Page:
That is to say the pre-Raphaelites started by saying, `You have Nature before you, what you have to do is to copy Nature and you will produce something which at all events is worth people's attention.' Now that at first sight seems a self-evident proposition. But you must not forget what I said just now as to that worn-out tradition which was dominating the whole of the artistic schools of Europe at the time. I remember distinctly myself, as a boy, that when I had pictures offered to my notice I could not understand what they were about at all. I said, `Oh, well, that is all right. It has got the sort of thing in it which there ought to be in a picture. There is nothing to be said against it, no doubt. I cannot say I would have it other than that, because it is clearly the proper thing to do.' But really I took very little interest in it, and I should think that would be the case with nine hundred and ninety-nine out of every thousand of those people who had not received definite technical instruction in the art, who were not formally artists. I should have said, but just now my friend Mr Wallis rather corrected me on that point, that even up to the present day the greater part of what I should call the laymen in these matters of the Arts do not feel any very great exultation when they see an Old Master. If they are suddenly introduced to an Old Master I venture to think they are more or less disappointed with the impression that it makes upon them.

Well, what the pre-Raphaelites really practically said was this, `We are going to break with this poor and worn-out tradition which has tyrannized over us so long. We are going in point of fact to present you with something that is natural.' And I must say that they certainly did do so. They did paint fully intending to be, and fully succeeding in being naturalistic, and I should have thought most people would have thought that the public would have received this attempt with acclamation, with joy, that they would have said: `Here at last is something we can understand. Here are visible sheep; here are such and such things as we have seen them, as we see them every day, exceedingly like the things in question. There may be short-comings here and there, very probably, but after all we understand what it means. This is addressed to us, the public, and not merely to artists prejudiced in favor of certain traditions.'

But strange to say, the public did exactly the reverse of receiving these paintings with acclamation. What they really said was `These things are monsters. They are not like nature.' They did not mean that; they meant to say `They are not like pictures.' They certainly were not, as pictures then were, but they assuredly were like nature; you could not possibly get out of that. However as I tell you, the public received these attempts as revolutionary attempts of young men always are received, with jeers, because they also were under the influence of the academical tradition.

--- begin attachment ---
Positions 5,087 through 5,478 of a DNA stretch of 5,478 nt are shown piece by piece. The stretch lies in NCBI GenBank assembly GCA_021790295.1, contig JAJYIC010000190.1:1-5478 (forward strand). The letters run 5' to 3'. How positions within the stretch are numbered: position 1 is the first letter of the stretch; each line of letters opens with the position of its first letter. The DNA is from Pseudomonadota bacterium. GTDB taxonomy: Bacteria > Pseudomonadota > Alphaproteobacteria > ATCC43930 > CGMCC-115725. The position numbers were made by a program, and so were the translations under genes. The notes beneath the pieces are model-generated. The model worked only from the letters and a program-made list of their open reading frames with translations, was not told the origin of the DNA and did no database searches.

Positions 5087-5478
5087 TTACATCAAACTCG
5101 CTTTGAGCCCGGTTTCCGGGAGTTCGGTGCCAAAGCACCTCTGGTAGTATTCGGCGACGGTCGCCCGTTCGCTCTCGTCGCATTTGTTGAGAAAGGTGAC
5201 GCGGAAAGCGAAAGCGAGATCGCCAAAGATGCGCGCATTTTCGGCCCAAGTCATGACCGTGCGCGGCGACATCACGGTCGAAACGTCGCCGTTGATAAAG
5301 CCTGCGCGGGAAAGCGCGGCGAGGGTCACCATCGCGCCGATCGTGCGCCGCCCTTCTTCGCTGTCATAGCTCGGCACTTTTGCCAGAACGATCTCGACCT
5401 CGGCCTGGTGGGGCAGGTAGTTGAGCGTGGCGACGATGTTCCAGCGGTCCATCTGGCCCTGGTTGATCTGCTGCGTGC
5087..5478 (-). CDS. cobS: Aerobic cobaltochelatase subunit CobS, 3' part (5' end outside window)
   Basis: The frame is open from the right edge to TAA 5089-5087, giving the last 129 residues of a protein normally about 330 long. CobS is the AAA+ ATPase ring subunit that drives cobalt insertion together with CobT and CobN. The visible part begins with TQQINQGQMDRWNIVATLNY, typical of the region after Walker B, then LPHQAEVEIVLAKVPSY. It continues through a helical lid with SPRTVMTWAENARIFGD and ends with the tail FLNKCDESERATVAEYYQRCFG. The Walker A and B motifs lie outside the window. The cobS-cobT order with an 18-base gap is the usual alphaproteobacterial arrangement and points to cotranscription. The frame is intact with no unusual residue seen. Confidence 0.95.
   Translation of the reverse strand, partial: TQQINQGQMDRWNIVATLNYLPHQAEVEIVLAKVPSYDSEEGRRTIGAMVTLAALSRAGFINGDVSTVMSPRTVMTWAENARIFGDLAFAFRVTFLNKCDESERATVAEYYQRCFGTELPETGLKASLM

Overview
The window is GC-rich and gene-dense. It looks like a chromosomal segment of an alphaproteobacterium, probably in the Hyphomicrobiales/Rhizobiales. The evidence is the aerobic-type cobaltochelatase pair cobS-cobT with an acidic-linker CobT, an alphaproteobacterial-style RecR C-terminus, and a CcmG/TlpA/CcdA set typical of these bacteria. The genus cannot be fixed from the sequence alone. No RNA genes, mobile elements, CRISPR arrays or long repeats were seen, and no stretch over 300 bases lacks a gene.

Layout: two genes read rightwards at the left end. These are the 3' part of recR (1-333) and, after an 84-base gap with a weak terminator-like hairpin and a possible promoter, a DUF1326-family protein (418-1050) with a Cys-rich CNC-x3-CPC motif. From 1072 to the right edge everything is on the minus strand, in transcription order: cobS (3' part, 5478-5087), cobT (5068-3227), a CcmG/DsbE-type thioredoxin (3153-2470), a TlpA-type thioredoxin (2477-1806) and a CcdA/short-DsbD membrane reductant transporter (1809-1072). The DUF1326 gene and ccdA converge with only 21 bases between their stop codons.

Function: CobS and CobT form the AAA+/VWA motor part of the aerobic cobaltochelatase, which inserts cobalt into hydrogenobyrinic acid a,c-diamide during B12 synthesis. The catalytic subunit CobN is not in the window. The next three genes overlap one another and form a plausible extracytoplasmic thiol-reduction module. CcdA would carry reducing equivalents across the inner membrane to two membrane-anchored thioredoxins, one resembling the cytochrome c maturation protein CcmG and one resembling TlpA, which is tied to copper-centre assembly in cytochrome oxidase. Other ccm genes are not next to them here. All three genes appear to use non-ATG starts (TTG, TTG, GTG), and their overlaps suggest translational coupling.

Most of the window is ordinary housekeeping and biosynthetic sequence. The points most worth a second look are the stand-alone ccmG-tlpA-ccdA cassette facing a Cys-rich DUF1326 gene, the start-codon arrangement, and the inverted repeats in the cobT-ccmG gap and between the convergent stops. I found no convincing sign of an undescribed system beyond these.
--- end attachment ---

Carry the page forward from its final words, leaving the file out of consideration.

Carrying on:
But there was one man, at all events, who although he had been brought up in a very different school from that of the pre-Raphaelites, in what I should call the old-fashioned Drawing Master School (I do not mean to use the word with any sort of contempt but merely as an explanatory word) - who although he was brought up in that school, and although his master was Mr J. D. Harding - a name you know very well - really looked at these pre-Raphaelite paintings with open eyes. That man I need scarcely tell you was John Ruskin. He immediately came forward as the champion of those young men before the public. And no doubt they needed such a champion very badly.

However, they made way and they finally won, in the first place great personal reputation, thoroughly well deserved, and they also achieved success as a School; as far as their root doctrine, Naturalism, is concerned they destroyed the old feeble Academical tradition.

But now one has got to say a little more about what one means by the word Naturalism. I can conceive, I fancy most of you can conceive, a certain kind of Naturalism which would not be very interesting. There is a good deal of talk about such Naturalism as that nowadays. It means but very little more than bare statements of fact by means of the Art of painting, and it seems to me that pictures painted with that end in view, unless - as not very seldom happens by the bye - in spite of the theory they have other things to help them, will be scarcely works of Art. They will be rather something on the border-line between works of Art and scientific statements. Now the pre-Raphaelite pictures were not in the least like that, because besides the mere presentment of natural facts, they aimed at another kind of thing which was far more important. The painters aimed, some of them no doubt much more than others, at the conscientious presentment of incident. In other words they certainly had entirely come to the conclusion that not only was it necessary that they should paint well, but that this painting, this good painting, the excellent execution, the keen eyesight, the care, the skill, and so on, should be the instrument for telling some kind of story to the beholder. That you sees completes the Naturalism. Granted that you have something to say, and that you say it well by means of the Art of Painting, you are then, and then only, a Naturalist Painter.